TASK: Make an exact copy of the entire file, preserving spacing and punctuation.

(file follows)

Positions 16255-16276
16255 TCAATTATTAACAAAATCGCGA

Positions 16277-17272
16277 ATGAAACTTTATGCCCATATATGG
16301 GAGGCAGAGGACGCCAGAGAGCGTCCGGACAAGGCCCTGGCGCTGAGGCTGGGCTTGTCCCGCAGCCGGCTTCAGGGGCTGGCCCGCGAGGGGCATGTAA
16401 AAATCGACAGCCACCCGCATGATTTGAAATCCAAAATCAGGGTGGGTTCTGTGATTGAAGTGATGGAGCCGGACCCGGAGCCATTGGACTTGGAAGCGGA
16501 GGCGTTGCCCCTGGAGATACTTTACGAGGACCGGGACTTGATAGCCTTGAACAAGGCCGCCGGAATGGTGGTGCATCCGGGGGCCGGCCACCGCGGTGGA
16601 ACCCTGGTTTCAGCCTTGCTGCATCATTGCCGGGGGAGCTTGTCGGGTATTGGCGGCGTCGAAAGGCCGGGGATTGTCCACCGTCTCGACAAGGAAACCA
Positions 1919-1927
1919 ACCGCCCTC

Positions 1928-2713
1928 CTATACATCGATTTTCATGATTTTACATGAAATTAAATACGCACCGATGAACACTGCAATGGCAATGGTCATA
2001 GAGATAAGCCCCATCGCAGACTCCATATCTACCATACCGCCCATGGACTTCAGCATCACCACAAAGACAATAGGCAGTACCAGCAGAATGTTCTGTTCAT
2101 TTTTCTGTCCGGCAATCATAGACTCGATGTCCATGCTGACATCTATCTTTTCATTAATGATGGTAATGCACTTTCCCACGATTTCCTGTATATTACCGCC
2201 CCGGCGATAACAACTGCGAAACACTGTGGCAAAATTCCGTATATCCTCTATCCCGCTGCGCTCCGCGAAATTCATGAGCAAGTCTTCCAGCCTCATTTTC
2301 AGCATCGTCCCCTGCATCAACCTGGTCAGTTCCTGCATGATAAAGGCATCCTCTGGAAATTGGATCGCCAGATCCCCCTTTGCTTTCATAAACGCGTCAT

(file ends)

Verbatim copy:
Positions 16255-16276
16255 TCAATTATTAACAAAATCGCGA

Positions 16277-17272
16277 ATGAAACTTTATGCCCATATATGG
16301 GAGGCAGAGGACGCCAGAGAGCGTCCGGACAAGGCCCTGGCGCTGAGGCTGGGCTTGTCCCGCAGCCGGCTTCAGGGGCTGGCCCGCGAGGGGCATGTAA
16401 AAATCGACAGCCACCCGCATGATTTGAAATCCAAAATCAGGGTGGGTTCTGTGATTGAAGTGATGGAGCCGGACCCGGAGCCATTGGACTTGGAAGCGGA
16501 GGCGTTGCCCCTGGAGATACTTTACGAGGACCGGGACTTGATAGCCTTGAACAAGGCCGCCGGAATGGTGGTGCATCCGGGGGCCGGCCACCGCGGTGGA
16601 ACCCTGGTTTCAGCCTTGCTGCATCATTGCCGGGGGAGCTTGTCGGGTATTGGCGGCGTCGAAAGGCCGGGGATTGTCCACCGTCTCGACAAGGAAACCA
Positions 1919-1927
1919 ACCGCCCTC

Positions 1928-2713
1928 CTATACATCGATTTTCATGATTTTACATGAAATTAAATACGCACCGATGAACACTGCAATGGCAATGGTCATA
2001 GAGATAAGCCCCATCGCAGACTCCATATCTACCATACCGCCCATGGACTTCAGCATCACCACAAAGACAATAGGCAGTACCAGCAGAATGTTCTGTTCAT
2101 TTTTCTGTCCGGCAATCATAGACTCGATGTCCATGCTGACATCTATCTTTTCATTAATGATGGTAATGCACTTTCCCACGATTTCCTGTATATTACCGCC
2201 CCGGCGATAACAACTGCGAAACACTGTGGCAAAATTCCGTATATCCTCTATCCCGCTGCGCTCCGCGAAATTCATGAGCAAGTCTTCCAGCCTCATTTTC
2301 AGCATCGTCCCCTGCATCAACCTGGTCAGTTCCTGCATGATAAAGGCATCCTCTGGAAATTGGATCGCCAGATCCCCCTTTGCTTTCATAAACGCGTCAT